Norman Ambrose wants to cater to the jet-setting modern woman who not only knows what she wants, but wants to look good while doing it. The designer's Spring/Summer 2012 collection is full of mystery and glamour encapsulated in sleek black styles and elegant metallic gowns. Inspired by the movie Murder on the Orient Express, Ambrose has a simple aesethetic: “everything is very rich: lots of gold, red, green, black, turquoise even," he told Uinterview exclusively.

Ambrose grew up in California attending school in San Francisco and Milan, where he was given the chance to work with Versace and Bottega Veneta. The designer started making sketches of his own clothes at the age of 12, moved to New York at 23 and launched his own line at 25. So whose the Norman Ambrose woman? "These are women who travel all over the world and the collection was based on traveling to the French and Italian Rivieras, so places like Capri or St. Tropez," he told Uinterview. "Back then, they were destinations that really did take quite a long time to get to. They were less accessible than today, and just kind of the fantasy behind that, the glamor and the mystery."

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Q: Tell us bit about your experience doing New York Fashion Week in September and what the inspirations for that collection were. - Uinterview User

The inspiration was really the jet-set of the mid-twentieth century; we've got the 60's, the 70's. These are women who travel all over the world and the collection was based on traveling to the French and Italian Rivieras, so places like Capri or St. Tropez. Back then, they were destinations that really did take quite a long time to get to. They were less accessible than today, and just kind of the fantasy behind that, the glamor and the mystery. Metallic was a very strong theme for me — based off of the sun — so the collection was just loaded with laminate fabrics and a new technique of laminating our suiting, the beading, et cetera.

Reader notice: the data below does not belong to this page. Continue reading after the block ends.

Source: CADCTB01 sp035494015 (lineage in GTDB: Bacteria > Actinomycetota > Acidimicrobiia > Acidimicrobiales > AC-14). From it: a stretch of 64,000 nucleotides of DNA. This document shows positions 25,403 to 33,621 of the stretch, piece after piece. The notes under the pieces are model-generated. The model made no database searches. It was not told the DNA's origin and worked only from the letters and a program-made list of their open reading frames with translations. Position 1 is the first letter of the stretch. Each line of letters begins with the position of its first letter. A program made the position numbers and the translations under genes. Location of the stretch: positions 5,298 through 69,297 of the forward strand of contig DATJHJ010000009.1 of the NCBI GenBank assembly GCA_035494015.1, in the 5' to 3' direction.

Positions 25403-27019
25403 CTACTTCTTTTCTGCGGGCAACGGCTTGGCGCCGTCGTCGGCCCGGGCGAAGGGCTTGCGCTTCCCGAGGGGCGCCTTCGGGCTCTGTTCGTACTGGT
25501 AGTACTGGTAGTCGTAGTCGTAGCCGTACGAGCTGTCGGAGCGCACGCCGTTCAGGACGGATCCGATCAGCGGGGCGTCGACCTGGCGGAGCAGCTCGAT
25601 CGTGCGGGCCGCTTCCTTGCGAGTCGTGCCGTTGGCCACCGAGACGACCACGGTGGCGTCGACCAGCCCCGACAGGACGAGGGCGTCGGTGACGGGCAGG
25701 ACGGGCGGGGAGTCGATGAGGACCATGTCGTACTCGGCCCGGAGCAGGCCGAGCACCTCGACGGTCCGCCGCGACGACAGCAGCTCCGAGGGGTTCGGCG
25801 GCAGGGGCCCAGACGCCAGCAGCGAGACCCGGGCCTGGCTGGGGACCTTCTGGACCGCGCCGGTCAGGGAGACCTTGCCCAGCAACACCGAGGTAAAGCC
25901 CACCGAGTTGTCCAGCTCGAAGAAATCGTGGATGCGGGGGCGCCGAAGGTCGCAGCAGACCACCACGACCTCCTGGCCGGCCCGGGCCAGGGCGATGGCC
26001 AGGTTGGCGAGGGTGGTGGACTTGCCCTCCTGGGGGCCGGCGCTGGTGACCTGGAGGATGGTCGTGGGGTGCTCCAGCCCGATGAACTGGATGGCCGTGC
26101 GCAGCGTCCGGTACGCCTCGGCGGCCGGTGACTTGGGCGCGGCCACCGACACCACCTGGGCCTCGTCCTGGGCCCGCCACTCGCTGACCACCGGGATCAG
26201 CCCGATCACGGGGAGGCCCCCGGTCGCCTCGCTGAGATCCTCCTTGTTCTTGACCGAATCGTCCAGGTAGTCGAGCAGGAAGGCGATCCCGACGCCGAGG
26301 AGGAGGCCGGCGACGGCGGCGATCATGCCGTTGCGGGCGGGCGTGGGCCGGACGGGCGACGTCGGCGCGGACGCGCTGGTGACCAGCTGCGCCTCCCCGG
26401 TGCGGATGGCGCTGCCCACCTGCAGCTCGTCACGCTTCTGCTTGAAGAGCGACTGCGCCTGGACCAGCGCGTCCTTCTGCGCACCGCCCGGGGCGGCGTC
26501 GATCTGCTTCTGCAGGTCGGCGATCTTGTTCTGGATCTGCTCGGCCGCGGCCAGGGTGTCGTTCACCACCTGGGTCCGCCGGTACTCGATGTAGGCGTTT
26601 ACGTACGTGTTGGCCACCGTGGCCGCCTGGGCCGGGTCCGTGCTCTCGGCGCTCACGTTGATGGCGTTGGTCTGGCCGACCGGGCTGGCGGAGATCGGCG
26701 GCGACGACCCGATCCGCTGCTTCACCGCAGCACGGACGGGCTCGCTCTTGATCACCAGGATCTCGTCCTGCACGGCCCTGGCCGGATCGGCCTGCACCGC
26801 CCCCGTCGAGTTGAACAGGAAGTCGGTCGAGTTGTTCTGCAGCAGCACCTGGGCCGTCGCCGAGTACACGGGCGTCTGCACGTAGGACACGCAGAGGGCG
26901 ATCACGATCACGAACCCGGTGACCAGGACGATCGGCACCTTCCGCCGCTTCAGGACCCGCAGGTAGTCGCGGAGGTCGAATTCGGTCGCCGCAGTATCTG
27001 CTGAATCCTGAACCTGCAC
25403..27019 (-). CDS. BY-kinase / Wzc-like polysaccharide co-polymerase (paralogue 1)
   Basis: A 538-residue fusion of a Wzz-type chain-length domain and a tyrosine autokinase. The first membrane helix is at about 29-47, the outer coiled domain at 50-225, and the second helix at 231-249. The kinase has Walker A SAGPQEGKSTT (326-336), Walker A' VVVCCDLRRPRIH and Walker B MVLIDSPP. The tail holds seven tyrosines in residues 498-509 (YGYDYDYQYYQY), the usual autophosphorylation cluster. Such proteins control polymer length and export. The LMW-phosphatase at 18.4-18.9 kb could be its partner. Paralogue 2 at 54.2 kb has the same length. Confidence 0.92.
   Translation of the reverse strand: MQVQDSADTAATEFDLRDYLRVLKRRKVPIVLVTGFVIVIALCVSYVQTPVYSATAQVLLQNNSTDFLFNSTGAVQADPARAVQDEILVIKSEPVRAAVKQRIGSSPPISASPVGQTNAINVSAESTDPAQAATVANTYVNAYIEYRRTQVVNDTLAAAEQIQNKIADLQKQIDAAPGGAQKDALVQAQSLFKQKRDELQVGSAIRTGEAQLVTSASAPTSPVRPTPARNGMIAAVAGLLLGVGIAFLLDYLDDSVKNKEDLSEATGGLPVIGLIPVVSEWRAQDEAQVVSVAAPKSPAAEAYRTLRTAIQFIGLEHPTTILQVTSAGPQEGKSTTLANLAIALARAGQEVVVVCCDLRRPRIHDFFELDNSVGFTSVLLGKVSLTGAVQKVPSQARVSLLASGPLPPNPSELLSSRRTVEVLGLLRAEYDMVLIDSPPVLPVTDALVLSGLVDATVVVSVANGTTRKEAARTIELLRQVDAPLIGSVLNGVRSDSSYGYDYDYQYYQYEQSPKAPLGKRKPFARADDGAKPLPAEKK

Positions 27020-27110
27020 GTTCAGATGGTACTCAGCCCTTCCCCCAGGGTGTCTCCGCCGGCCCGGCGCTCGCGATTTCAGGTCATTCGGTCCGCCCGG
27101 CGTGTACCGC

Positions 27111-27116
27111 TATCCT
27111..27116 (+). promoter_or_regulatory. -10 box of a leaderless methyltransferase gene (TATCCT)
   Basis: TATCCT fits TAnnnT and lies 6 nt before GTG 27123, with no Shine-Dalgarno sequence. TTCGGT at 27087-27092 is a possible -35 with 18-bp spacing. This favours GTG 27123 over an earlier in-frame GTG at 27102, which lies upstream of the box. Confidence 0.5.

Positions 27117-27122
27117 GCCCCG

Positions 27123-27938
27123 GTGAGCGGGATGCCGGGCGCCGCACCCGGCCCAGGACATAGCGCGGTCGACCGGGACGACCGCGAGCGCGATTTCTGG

Q: Do you have any specific pieces that stand out as your favorites? - Uinterview User

Well, I love the first look, the plain black and gold suit. I think it's just very clean and modern, but it's the same woman that could wear my classic ball gown. Favorite pieces are all so different; they vary for me, as far as construction's concerned. I love the gown, the last one. It's so simple and clean and I think very sexy and attractive.

Q: Do you have a specific type of woman who you view as wearing your clothes? - Uinterview User

Well, they live in larger cities like Chicago, New York or Boston. They travel. They have houses, whether it be in Palm Beach, Nantucket, Como and the like. They travel to resorts on a regular basis — it's part of their lifestyle. So this collection caters to that in essence, that escapism, kind of the mentality of these fun, special things that can be worn to galas or cocktail parties. And I think I also did a nice selection of things that can be worn in the city or back home, so to speak, so they're a little bit more geared toward a cosmopolitan lifestyle.

Q: You've done projects in the past with Versace and Bottega Veneta. Tell us a little about the process of launching your own label. - Uinterview User